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Posts Tagged ‘Orson Welles’

Bodies Moving Through Space

April 12, 2016 | by

How Blutch’s graphic novel Peplum shatters the Satyricon.

In an interview after Peplum’s first publication in book form, Blutch tells of a reader who asked him why he was such a difficult author. “But I don’t feel like I’m difficult at all!” he exclaimed. “I don’t understand why I get asked that. What I do is fairly simple, and not at all intellectual. In my stories, I try to favor action.” And in action, Blutch’s book abounds: stabbing, stoning, amputation, eye-gouging, sex, seafaring, Attic dance, pirate attacks. Yet these sequences are as artificial as they are visceral, feral, and formal at once. Taking as its title the European term for the sword-and-sandal cinematic subgenre, Peplum offers a decidedly different take on the toga epic—one of aporia and ambiguity, a fractured tale of antiquity in all its alien majesty. Read More »

Some Unearthly Master, and Other News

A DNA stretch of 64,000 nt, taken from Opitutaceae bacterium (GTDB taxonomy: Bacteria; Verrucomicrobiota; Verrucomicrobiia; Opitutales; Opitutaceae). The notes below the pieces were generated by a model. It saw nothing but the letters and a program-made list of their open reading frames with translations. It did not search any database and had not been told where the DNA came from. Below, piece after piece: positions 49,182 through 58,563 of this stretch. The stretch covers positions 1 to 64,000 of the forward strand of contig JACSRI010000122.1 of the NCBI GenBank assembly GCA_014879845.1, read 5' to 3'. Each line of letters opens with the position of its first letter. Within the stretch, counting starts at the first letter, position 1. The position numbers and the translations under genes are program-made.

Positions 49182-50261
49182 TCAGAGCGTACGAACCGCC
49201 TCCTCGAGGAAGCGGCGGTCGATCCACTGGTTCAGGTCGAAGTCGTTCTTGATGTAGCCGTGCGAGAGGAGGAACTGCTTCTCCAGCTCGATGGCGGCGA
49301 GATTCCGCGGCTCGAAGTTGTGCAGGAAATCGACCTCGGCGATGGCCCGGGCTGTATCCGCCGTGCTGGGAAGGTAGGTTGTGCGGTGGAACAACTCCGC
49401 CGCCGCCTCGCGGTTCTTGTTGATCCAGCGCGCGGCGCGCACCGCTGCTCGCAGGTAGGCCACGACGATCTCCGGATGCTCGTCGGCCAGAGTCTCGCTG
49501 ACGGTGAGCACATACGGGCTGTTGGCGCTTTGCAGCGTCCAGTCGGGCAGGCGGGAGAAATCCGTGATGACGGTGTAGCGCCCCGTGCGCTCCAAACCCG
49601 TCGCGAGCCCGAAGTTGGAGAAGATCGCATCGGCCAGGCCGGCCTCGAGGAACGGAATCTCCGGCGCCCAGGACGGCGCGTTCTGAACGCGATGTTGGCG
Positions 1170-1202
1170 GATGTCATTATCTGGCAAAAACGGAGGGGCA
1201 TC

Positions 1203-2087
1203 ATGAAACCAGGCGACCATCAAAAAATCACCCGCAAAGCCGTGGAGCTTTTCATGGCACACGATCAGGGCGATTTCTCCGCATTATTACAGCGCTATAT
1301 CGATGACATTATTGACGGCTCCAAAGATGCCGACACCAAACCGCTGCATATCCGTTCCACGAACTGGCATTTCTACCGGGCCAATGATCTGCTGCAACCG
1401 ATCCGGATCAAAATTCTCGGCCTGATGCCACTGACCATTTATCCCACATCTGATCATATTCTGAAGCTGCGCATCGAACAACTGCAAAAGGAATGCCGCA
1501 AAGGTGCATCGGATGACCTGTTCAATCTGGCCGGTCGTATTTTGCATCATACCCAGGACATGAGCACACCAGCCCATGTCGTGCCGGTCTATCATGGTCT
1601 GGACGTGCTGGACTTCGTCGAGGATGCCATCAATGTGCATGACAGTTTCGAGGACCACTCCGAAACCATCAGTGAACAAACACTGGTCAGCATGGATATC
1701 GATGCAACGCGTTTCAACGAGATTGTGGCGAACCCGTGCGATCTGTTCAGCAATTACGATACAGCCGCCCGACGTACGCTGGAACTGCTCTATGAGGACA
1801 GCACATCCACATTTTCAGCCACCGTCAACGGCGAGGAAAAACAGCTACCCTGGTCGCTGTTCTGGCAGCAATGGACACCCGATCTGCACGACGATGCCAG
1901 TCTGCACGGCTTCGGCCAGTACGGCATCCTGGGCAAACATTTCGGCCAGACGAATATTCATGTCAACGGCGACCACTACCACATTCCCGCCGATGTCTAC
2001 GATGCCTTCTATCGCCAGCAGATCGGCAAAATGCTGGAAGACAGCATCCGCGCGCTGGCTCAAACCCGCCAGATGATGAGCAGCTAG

March 10, 2016 | by

William Horton’s illustration in The Savoy No. 7. Via the Public Domain Review.

  • Brad Bigelow thinks of his blog, Neglected Books, as “one little step against entropy.” His reviews of forgotten or obscure books have led, in many cases, to publishers reissuing them, sometimes even in translation: “One of Bigelow’s favorite rediscoveries is Gentleman Overboard, a 1937 novella by Herbert Clyde Lewis, a son of Russian immigrants. Lewis grew up in New York, became a journalist, and eventually wrote Hollywood screenplays. The book’s protagonist is a steamship passenger named Henry Preston Standish, who slips on a spot of oil and tumbles overboard. Gentleman Overboard is a record of his final day and his fading hopes of rescue … The most accessible online edition was scanned from an old library copy, which was last checked out in 1950. That’s the same year that Lewis died, of a heart attack, at the age of forty-one. But Bigelow has saved Gentleman Overboard from going completely underwater: a few years ago, he recommended it to a publisher in Argentina, who decided to release a Spanish translation.”